Sugar-oxidizing enzymes are widely detected in many fungal species. In this paper, a new cellooligosaccharide oxidase (COOX) was purified to homogeneity from wheat bran culture of a soil-isolated rice pathogen fungus strain, Sarocladium oryzae F137. This new sugar oxidase was composed of a single polypeptide chain with a molecular mass of 55 kDa and isoelectric point of 4.8-4.9. This enzyme contained 1 mol of FAD per mole of enzyme but no heme domain. This enzyme selectively bound to cellulose, but not to starch, chitin, or xylan. This enzyme oxidized oligosaccharides with reducing-end glucosyl residues linked by an β-1,4 glucosidic bond, such as lactose, cellobiose, and cellooligosaccharids. No significant substrate inhibition was observed at high concentrations of lactose, cellobiose, and maltose. COOX was used to produce a natural antioxidant, lactobionic acid, in a batch type reaction. The enzyme showed a preference for the two-electron acceptor 2,6-dichlorophenol-indophenol over the one-electron acceptors cytochrome c or ferricyanide. COOX did not contain a heme domain and used only two-electron acceptor. This feature could distinguish between the extracellular hemoflavoenzyme, cellobiose dehydrogenase, which is produced by a number of wood-degrading and phytopathogenic fungi.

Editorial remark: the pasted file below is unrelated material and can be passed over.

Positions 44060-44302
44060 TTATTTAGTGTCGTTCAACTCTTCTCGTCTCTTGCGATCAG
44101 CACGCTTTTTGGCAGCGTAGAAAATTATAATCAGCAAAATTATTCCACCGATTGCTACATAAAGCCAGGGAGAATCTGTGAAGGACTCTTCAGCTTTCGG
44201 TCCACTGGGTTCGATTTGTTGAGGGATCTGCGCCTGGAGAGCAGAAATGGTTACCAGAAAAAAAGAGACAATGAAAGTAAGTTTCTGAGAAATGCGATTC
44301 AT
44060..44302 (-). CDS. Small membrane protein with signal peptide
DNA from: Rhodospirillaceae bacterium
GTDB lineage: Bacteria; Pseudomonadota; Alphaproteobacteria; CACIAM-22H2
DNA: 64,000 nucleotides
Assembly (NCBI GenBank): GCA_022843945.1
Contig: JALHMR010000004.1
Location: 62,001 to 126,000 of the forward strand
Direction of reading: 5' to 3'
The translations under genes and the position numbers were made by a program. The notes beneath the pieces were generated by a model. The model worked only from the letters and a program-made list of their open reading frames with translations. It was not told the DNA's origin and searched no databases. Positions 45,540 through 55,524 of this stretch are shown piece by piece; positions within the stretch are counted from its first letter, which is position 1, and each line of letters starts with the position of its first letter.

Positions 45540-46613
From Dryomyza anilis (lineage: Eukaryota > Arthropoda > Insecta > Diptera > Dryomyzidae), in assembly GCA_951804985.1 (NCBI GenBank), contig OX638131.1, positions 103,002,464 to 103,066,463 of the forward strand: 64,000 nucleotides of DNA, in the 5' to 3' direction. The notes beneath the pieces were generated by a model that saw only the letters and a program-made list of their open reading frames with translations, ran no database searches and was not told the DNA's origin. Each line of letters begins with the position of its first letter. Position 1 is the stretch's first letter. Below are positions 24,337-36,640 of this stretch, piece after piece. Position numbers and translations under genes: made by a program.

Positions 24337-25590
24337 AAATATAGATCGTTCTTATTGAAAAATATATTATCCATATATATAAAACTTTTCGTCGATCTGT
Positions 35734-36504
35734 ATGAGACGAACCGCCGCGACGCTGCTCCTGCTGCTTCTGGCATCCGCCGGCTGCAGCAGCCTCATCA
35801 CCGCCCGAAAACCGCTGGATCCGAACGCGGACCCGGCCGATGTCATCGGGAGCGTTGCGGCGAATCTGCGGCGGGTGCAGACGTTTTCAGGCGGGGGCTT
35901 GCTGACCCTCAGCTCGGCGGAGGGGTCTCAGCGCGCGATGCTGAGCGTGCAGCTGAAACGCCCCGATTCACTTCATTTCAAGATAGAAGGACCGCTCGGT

- Cellooligosaccharide oxidase
- Solid-state fermentation
ASJC Scopus subject areas
- Applied Microbiology and Biotechnology